Math Analysis & Approaches

Numbers & Algebra

# Sequences & Series

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Sequences & Series

Introduction to Sequences

- A
**sequence**is a list of numbers in a specific order, where each number is called a term of the sequence. - Sequences can be
**finite**(having a definite number of terms) or**infinite**(never ending). - The notation a<sub>n</sub> often represents the nth term of a sequence.
- The
**difference**between consecutive terms characterises**arithmetic sequences**. This difference is constant and is called the common difference. - In
**geometric sequences**, each term is a fixed multiple of the previous term. This multiple is constant and is called the common ratio. - Formulas for the nth term exist for both arithmetic and geometric sequences:
**a<sub>n</sub> = a + (n-1)d**for arithmetic sequences and**a<sub>n</sub> = ar<sup>n-1</sup>**for geometric sequences, where a is the first term, d is the common difference, r is the common ratio, and n is the term number.

Understanding Series

- A
**series**is the sum of the terms in a sequence. - The sum of the first n terms in a series is often represented as
**S<sub>n</sub>**. - There are formulas to calculate the sum of the first n terms in arithmetic and geometric sequences:
**S<sub>n</sub> = n/2 (2a + (n-1)d)**for arithmetic series and**S<sub>n</sub> = a (1-r<sup>n</sup>)/(1-r)**for geometric series when |r|<1. - In the case of geometric series where |r|≥1, the sum of the terms approaches infinity as n increases; this is called a
**divergent series**. When |r|<1, the sum of the terms approaches a finite limit as n increases; this is called a**convergent series**.

Working with Sequences and Series

**Recursive sequences**are those wherein each term is defined based on previous terms. The Fibonacci sequence is a classical example of this.- Sequences and series can be found in various fields and concepts such as finance (calculating compound interest), physics (calculating distance travelled under constant acceleration), and computer algorithms (generating number sequences or patterns).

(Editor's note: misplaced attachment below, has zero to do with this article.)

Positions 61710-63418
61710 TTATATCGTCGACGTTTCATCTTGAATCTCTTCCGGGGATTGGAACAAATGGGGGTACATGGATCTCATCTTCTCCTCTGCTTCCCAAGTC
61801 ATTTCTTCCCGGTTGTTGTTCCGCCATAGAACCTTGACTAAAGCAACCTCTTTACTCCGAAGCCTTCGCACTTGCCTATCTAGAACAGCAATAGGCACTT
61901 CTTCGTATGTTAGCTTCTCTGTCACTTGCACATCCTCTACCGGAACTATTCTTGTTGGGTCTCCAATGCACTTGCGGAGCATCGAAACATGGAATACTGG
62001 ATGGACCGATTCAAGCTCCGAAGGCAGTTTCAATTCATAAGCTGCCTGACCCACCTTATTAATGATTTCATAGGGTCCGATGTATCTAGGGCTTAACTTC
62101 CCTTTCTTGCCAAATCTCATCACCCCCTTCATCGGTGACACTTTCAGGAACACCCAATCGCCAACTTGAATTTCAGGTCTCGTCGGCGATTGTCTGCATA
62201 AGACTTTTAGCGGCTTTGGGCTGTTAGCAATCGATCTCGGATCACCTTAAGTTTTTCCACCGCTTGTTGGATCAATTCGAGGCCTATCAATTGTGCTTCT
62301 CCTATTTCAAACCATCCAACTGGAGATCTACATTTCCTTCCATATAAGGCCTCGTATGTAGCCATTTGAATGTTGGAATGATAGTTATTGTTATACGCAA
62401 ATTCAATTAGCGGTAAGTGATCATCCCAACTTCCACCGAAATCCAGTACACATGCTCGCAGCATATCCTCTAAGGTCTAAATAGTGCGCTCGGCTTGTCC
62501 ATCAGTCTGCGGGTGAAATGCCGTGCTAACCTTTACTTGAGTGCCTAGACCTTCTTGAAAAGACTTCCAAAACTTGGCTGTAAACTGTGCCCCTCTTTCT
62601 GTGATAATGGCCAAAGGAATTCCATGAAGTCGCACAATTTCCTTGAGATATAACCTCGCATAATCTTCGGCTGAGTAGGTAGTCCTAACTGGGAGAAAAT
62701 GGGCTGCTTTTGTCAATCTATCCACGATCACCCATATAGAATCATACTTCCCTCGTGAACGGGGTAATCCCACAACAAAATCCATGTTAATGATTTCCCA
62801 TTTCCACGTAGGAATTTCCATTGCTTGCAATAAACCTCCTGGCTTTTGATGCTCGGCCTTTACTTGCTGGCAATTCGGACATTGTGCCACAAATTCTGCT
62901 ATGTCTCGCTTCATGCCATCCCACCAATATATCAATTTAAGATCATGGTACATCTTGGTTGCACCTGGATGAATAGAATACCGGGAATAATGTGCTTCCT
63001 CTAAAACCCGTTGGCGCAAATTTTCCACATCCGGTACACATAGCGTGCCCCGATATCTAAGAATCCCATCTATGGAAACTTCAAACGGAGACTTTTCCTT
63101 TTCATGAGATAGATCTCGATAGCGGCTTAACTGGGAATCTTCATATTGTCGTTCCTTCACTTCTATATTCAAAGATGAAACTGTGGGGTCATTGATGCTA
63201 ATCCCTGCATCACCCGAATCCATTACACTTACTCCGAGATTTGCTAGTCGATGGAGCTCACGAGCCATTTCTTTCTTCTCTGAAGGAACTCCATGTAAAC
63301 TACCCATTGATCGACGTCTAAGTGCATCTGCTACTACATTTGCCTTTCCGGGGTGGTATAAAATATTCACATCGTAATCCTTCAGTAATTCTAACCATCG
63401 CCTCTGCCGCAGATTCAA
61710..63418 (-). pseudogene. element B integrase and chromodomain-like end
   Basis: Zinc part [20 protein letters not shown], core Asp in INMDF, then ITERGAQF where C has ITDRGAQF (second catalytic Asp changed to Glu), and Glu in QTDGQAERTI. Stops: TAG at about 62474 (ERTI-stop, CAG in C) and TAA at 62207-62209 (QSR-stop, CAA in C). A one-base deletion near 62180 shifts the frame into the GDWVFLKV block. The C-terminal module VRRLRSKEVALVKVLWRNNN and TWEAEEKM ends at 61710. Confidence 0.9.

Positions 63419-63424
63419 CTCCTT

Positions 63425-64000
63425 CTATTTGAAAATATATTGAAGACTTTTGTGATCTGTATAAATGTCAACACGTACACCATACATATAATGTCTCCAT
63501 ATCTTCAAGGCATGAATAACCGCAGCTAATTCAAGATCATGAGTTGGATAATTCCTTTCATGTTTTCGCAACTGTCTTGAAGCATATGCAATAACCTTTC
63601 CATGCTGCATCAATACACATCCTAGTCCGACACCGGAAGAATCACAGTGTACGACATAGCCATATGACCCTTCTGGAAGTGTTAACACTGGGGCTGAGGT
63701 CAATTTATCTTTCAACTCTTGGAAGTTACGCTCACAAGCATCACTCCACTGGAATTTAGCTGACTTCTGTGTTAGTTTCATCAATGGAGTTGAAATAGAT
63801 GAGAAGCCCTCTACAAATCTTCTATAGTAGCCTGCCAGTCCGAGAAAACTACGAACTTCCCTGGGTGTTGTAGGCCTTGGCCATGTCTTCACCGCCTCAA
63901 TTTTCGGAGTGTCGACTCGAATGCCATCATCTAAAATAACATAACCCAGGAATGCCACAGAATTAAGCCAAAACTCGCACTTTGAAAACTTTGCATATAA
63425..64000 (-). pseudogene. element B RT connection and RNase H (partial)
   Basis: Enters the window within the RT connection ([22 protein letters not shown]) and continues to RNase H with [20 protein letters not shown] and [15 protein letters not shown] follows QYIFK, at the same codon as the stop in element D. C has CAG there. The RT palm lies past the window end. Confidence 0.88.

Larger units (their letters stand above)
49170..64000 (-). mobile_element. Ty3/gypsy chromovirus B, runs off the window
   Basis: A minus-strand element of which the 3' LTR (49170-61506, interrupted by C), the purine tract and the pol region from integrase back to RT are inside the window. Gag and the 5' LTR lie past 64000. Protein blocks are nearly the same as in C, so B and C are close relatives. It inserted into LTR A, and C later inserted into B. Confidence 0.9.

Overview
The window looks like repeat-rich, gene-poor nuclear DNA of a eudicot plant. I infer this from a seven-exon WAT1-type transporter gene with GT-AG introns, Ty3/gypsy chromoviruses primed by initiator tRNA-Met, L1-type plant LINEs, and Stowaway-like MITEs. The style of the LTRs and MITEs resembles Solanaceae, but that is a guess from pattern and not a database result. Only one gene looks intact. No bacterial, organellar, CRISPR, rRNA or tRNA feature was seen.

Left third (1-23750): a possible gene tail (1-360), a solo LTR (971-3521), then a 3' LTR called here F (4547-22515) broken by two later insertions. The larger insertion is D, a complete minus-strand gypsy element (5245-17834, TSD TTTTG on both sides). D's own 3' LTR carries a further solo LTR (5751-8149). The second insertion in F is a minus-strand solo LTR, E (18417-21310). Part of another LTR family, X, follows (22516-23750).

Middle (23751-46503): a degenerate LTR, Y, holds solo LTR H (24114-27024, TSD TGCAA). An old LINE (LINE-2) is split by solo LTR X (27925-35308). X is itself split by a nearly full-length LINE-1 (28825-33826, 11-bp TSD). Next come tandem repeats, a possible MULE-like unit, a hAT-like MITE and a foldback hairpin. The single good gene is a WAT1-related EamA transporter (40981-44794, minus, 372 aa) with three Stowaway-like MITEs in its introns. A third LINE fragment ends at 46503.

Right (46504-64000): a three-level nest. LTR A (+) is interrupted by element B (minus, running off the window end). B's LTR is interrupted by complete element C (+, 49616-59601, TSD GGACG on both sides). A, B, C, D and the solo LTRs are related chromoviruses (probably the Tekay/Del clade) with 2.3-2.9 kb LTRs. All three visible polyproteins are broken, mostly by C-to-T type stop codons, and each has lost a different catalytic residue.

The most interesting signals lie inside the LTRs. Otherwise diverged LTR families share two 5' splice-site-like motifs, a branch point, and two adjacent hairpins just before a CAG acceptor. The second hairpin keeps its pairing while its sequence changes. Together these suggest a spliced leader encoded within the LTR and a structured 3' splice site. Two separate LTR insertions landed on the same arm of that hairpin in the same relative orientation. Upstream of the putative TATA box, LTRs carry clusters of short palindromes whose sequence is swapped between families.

- Real-life applications often involve infinite geometric series, with their sums representing a physical total or limit (for example, the total distance covered in a constantly decelerating process).
- You can graph the terms of a sequence to demonstrate the relationship between the terms. Arithmetic sequences yield a linear graph, while geometric sequences yield an exponential graph with either growth or decay depending on the common ratio.

Finding Limits

- The
**limit**of a sequence (L) is the value the sequence gets closer to as the number of terms increases. In other words, if a sequence gets closer and closer to a particular value as n becomes very large, then that value is the limit of the sequence. - The limit of an arithmetic sequence is either infinity, negative infinity, or non-existent because the sequence just keeps growing or decreasing.
- The limit of a geometric sequence is dependent on the common ratio, r. If |r|<1, then the limit is 0; if r=1, the limit is the first term, a; if r>1 or r<-1, the limit does not exist (sequence diverges). For example, the sequence defined by a<sub>n</sub> = (1/2)<sup>n-1</sup> has a limit of 0.
- Convergence or divergence of sequences are important concepts when dealing with infinite series. An infinite series will only have a finite sum (i.e., converge) if the sequence it is based on has a limit of zero.